While we may know Roald Dahl for his litany of famous children’s stories, he wrote more than a few adult tales too.
When you think of Roald Dahl’s books, you more than likely think of stories like James and the Giant Peach, Charlie and the Chocolate Factory, The BFG, or Matilda. Those are by far some of his most famous works, but there’s a whole other side to the author than somewhat unorthodox children’s stories.
Roald Dahl’s bibliography includes a collection of short stories that are definitely intended for adults, as well as an autobiography. Here are a few examples that you might want to check out if you are interested in discovering a very different side to the man behind Fantastic Mr. Fox. Check out the official synopses and one of many crazy covers for these very different kinds of books.
The mature writings of Roald Dahl
‘Someone Like You’ (1954)
There’s the gambler who collects little fingers from losers. There’s the lady who murders her husband with a frozen leg of lamb. Not to mention the man who has made a machine that can hear grass scream. Roald Dahl’s particular brand of bizarre, alarming and disturbing story-telling has already attracted a huge following which can only be more disturbed, alarmed and – thankfully – amused by Someone Like You.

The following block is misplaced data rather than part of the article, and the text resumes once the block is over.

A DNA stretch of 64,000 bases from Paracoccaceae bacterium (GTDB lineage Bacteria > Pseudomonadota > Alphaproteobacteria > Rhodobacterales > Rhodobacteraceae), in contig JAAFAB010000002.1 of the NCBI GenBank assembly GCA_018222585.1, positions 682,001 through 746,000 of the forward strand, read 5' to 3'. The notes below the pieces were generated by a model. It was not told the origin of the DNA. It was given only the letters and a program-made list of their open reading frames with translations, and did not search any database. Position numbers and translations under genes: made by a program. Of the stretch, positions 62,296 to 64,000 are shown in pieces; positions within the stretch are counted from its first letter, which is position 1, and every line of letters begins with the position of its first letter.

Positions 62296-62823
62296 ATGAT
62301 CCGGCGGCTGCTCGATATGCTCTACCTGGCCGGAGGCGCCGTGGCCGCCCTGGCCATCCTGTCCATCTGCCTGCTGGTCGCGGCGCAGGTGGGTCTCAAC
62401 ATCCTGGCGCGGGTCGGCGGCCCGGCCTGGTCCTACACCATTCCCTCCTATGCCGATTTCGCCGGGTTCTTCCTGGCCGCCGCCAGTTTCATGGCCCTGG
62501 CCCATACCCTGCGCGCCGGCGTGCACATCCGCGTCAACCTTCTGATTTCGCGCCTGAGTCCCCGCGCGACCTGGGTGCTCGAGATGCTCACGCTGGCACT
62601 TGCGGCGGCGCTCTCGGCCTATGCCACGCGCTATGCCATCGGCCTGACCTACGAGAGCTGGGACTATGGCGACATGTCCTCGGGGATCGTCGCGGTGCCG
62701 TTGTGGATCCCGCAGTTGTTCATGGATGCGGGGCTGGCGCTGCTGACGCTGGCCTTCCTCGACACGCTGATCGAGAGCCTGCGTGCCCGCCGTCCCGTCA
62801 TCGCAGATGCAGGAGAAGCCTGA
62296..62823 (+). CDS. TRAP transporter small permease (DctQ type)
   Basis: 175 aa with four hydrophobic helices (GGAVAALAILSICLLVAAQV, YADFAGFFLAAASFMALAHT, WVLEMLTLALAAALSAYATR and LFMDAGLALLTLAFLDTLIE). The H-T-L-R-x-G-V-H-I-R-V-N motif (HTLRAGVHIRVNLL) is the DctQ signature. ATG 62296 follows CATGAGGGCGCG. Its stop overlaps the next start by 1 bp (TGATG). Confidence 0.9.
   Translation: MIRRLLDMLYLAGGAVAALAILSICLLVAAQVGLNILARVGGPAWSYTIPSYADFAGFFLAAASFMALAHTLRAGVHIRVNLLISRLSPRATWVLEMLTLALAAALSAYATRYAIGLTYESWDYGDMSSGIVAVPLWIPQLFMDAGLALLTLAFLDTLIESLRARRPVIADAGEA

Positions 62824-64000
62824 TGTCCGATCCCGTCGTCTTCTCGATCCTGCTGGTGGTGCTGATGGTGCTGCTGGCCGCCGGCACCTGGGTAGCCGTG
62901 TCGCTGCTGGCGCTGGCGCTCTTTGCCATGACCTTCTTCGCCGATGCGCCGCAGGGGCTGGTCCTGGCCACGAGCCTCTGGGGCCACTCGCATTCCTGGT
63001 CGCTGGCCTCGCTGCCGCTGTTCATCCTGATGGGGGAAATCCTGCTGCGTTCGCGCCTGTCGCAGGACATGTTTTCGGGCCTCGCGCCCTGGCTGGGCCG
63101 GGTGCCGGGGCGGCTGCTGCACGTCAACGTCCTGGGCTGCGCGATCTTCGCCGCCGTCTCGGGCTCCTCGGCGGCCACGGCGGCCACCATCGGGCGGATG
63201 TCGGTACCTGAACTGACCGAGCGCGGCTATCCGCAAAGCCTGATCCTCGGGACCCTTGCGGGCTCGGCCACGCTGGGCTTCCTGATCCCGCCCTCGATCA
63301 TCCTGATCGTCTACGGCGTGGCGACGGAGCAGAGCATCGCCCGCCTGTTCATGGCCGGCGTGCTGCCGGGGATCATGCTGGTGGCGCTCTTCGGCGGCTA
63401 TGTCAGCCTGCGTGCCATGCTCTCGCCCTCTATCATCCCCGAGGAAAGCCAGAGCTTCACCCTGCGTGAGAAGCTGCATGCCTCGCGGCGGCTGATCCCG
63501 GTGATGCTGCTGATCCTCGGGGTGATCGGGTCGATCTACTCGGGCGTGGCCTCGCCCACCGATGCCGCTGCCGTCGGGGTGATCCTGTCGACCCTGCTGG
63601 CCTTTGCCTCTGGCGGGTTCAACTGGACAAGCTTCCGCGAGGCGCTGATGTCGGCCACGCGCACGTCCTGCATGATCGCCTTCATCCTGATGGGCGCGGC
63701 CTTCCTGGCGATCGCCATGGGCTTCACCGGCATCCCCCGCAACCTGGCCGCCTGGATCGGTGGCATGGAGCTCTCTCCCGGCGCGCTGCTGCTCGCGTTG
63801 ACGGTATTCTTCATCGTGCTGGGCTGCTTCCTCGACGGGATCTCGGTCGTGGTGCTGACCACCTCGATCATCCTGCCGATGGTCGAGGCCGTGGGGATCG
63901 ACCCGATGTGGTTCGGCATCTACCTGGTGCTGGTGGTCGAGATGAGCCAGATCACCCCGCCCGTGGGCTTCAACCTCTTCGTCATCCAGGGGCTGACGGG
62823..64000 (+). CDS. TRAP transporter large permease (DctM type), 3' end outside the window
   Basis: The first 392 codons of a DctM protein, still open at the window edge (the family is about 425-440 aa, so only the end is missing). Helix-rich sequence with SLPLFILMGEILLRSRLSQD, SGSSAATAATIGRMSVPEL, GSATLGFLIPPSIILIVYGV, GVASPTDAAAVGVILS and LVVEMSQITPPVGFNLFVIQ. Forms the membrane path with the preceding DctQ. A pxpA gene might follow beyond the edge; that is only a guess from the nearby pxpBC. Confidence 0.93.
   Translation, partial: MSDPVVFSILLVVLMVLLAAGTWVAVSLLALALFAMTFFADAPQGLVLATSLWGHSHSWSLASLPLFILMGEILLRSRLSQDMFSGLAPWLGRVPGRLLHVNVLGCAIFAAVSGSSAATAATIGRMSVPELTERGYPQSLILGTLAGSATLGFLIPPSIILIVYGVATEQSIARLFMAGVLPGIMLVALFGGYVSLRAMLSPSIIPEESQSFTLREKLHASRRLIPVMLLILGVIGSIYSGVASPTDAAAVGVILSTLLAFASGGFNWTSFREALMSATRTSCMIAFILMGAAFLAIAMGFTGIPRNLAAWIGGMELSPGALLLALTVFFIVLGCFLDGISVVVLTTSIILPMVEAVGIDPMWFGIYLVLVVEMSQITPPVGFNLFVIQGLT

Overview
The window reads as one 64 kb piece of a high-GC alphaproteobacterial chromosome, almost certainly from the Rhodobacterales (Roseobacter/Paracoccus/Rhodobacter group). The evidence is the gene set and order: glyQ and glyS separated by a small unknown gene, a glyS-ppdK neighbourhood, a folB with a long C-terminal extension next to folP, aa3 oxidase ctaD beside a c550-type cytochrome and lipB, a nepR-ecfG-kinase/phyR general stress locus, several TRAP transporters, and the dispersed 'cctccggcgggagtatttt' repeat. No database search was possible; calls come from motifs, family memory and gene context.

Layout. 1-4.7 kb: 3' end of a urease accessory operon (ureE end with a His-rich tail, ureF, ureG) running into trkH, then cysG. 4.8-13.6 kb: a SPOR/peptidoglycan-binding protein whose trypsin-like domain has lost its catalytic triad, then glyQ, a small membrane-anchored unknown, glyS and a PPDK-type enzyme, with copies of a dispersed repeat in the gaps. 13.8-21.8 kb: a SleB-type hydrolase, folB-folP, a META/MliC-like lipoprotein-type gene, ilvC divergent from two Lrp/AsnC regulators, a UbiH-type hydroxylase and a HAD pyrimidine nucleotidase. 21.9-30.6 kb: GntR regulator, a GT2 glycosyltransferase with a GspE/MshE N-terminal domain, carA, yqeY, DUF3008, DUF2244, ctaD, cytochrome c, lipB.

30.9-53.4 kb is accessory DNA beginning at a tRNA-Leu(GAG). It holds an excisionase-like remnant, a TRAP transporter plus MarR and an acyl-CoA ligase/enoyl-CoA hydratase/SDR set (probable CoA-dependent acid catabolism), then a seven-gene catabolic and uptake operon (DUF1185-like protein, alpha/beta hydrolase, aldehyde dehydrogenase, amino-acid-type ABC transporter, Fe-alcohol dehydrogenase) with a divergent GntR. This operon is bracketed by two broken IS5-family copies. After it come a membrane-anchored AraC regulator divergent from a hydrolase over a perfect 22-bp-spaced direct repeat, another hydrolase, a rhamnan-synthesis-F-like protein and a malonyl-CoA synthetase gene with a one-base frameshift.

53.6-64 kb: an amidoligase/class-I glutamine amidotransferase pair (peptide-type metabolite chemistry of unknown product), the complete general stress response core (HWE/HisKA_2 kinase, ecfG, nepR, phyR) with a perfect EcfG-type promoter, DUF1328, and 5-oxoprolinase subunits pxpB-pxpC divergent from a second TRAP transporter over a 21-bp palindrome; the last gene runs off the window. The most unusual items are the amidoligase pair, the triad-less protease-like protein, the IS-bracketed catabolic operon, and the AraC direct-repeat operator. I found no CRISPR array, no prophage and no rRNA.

‘Switch Bitch’ (1974)
In Switch Bitch, four tales of seduction and suspense are told by the grand master of the short story, Roald Dahl. Topping and tailing this collection are “The Visitor” and “Bitch”, stories featuring Dahl’s notorious hedonist Oswald Hendryks Cornelius (or plain old Uncle Oswald) whose exploits are frequently as extraordinary as they are scandalous. In the middle, meanwhile, are “The Great Switcheroo” and “The Last Act,” two stories exploring a darker side of desire and pleasure. In the black comedies of Switch Bitch Roald Dahl brilliantly captures the ins and outs, highs and lows of sex.”
‘My Uncle Oswald’ (1979)
Uncle Oswald is, if you remember, the greatest rogue, bounder, connoisseur, bon vivant and fornicator of all time. Here, many famous names are mentioned and there is obviously a grave risk that families and friends are going to take offense. Uncle Oswald discovers the electrifying properties of the Sudanese Blister Beetle and the gorgeous Yasmin Howcomely, a girl absolutely soaked in sex, and sets about seducing all the great men of the time for his own wicked, irreverent reasons.
‘Boy: Tales of Childhood’ (1984)
In Boy, Roald Dahl recounts his days as a child growing up in England. From his years as a prankster at boarding school to his envious position as a chocolate tester for Cadbury’s, Roald Dahl’s boyhood was as full of excitement and the unexpected as are his world-famous, best-selling books. Packed with anecdotes — some funny, some painful, all interesting — this is a book that’s sure to please.
‘Going Solo’ (1986)
Here is the action-packed sequel to Boy, a tale of Dahl’s exploits as a World War II pilot. Told with the same irresistible appeal that has made Roald Dahl one the world’s best-loved writers, Going Solo brings you directly into the action and into the mind of this fascinating man.
‘Skin and Other Stories’ (2000)
How would you get rid of a murder weapon without causing suspicion? Where would you hide a diamond where no one else would think of looking? What if you found out that the tattoo on your back was worth over a million dollars? You will discover that just about anything is possible in a Roald Dahl story, and here are eleven of his very best.